8 surprising ways your mind plays tricks on you, according to psychology

If you’ve ever been fooled by an optical illusion or misremembered an event, you’ve experienced firsthand how your mind can sometimes play tricks on you.

These aren’t just random occurrences, though. They’re actually rooted in psychology.

You see, our brains are complex and they don’t always interpret information the way we expect them to. Sometimes they take shortcuts, leading to fascinating yet surprising mental illusions.

I’m about to dive into eight of these mind-bending phenomena. So buckle up and prepare to have your perception of reality rattled a little bit.

This isn’t just about the odd mental hiccup here and there. It’s a journey into the intriguing world of cognitive distortions and psychological quirks.

And who knows? You might even learn something about yourself along the way.

1. Confirmation bias

Ever noticed how once you form an opinion, you tend to find evidence supporting it everywhere? That’s your mind playing a trick on you known as confirmation bias.

This psychological phenomenon happens when we search for or interpret information in a way that confirms our preconceptions, while ignoring or dismissing evidence that contradicts them. For instance, if you believe that all cats are aloof, you’re more likely to notice when a cat is acting distant and overlook when they’re being friendly.

Confirmation bias can make us stick to our beliefs even when they’re wrong, making it harder for us to learn and grow. It’s a sneaky way our minds can keep us trapped in our own echo chambers.

But the first step to overcoming this mental trick is recognizing it. Once you’re aware of confirmation bias, you can make a conscious effort to consider all sides of an argument, not just the one that aligns with your viewpoint.

This can help you make more balanced decisions and open up your mind to new perspectives.

2. False memories

We like to think that our memories are like video recordings, capturing every detail of our lives with perfect accuracy. But the truth is, our memories can be surprisingly unreliable.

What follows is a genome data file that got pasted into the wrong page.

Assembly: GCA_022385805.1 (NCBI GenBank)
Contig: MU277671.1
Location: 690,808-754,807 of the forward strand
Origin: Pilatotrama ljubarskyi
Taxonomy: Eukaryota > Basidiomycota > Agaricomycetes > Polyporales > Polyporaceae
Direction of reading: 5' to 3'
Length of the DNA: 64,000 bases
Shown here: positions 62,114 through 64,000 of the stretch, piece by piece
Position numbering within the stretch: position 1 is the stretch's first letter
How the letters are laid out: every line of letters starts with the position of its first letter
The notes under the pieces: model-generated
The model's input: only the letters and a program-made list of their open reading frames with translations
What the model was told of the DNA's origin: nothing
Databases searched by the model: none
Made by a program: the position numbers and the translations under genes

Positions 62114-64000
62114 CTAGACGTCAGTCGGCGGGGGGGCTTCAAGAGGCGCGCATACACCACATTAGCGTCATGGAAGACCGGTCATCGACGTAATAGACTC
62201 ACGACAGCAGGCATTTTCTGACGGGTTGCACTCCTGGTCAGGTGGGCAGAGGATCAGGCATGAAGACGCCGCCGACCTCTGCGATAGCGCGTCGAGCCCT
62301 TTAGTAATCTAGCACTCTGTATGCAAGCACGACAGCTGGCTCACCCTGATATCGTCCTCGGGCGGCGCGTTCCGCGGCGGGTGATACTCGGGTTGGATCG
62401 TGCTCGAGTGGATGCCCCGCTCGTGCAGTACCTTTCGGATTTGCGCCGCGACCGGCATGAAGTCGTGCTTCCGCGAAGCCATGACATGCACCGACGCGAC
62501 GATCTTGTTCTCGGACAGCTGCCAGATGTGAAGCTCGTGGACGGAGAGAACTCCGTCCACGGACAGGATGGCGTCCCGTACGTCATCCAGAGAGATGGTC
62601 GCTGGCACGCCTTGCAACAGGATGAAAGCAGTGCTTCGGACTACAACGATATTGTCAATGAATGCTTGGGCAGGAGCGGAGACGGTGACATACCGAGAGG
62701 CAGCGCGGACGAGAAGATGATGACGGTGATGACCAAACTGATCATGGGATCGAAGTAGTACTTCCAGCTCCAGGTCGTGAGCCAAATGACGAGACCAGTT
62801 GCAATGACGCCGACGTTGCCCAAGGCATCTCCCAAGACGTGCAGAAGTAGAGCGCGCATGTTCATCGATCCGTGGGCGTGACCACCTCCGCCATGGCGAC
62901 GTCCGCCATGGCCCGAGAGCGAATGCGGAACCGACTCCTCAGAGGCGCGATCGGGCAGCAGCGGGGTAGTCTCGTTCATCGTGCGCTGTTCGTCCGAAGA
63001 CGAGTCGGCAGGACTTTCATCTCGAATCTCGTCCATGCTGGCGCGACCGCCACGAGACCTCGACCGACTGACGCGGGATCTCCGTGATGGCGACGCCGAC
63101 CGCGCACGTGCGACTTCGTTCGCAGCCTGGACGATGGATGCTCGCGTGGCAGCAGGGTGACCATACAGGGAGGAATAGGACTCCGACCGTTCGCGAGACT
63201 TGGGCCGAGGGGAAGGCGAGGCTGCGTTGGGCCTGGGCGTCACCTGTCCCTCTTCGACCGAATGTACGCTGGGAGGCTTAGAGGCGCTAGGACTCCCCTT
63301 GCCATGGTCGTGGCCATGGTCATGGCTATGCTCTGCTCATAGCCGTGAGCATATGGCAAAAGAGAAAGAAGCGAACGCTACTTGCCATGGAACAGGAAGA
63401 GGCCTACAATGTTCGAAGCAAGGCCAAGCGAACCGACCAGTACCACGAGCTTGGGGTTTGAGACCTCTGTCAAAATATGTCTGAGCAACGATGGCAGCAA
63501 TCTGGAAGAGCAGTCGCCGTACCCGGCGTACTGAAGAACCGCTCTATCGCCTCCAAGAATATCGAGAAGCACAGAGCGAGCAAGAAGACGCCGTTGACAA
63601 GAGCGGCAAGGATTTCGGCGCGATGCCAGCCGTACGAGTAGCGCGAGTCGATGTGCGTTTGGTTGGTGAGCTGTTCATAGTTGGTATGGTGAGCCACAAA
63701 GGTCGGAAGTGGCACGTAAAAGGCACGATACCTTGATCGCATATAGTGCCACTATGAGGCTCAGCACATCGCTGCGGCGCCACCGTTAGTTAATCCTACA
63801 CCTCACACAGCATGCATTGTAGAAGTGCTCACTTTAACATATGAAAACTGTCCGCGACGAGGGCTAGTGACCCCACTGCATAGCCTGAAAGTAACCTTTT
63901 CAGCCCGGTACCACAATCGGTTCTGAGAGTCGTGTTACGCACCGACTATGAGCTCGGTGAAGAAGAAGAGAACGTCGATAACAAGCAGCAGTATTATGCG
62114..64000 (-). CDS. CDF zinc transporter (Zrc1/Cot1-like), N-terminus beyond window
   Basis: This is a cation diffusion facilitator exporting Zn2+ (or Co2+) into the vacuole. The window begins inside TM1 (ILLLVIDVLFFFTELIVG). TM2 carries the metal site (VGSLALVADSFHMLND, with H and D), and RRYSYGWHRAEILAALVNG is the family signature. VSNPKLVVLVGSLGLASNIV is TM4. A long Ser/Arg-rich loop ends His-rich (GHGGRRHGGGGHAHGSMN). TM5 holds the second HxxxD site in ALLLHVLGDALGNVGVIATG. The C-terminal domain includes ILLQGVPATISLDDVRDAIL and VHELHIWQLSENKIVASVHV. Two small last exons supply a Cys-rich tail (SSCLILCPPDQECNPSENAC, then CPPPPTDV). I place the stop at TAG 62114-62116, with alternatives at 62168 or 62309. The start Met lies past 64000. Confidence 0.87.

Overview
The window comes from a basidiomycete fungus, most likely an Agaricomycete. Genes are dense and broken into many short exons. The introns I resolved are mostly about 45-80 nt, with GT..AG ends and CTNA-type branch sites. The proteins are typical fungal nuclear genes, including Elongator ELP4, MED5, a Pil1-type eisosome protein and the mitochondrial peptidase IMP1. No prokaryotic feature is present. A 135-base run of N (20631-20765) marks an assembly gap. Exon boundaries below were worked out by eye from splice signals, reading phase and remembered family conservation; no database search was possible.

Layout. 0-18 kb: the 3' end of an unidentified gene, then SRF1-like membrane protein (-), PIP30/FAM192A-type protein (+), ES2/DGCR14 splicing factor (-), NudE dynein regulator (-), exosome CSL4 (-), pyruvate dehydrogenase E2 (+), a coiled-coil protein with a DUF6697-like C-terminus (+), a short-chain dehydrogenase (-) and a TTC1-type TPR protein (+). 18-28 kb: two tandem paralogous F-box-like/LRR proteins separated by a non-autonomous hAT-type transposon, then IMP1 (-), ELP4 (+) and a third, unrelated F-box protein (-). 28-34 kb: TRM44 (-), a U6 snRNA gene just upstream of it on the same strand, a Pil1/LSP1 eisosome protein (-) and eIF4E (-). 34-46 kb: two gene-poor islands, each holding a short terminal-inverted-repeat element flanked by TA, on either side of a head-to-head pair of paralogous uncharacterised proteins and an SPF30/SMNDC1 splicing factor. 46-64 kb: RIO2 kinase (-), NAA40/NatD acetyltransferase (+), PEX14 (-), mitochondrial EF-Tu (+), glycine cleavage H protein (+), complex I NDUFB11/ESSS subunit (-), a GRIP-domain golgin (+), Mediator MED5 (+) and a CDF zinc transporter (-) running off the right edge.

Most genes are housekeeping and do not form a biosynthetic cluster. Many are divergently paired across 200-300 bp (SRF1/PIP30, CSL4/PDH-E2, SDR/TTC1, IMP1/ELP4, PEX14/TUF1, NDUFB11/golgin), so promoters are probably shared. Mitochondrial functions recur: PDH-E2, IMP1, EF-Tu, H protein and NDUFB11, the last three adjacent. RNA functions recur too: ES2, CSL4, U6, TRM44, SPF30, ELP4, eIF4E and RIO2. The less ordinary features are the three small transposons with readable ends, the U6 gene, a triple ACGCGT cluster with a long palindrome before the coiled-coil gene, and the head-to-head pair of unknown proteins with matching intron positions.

False memory is a psychological phenomenon where we recall something that didn’t actually happen, or remember it differently from how it occurred. It’s not about consciously lying or making things up. It’s an unconscious process where our brains fill in the gaps in our memory with information that may or may not be accurate.

For example, you might remember a family vacation from your childhood as being absolutely perfect, when in reality, it rained every day and you all got sick. But over time, your mind has replaced those negative details with more positive ones.

This doesn’t mean your memory is faulty or that you’re going crazy. It’s just one of the ways your mind simplifies complex information. But it does mean that it’s worth questioning your recollections every now and then, especially when they seem too good – or too bad – to be true.

3. The Halo Effect

We all like to believe we’re objective and fair in our judgments of others, right? Well, there’s an interesting trick our minds play on us called the Halo Effect that might challenge this.

Here’s how it works: when we perceive someone positively in one aspect, we’re likely to view them positively in other aspects too, even without concrete evidence. For example, if we find someone attractive, we’re more likely to also view them as kind, intelligent, or talented.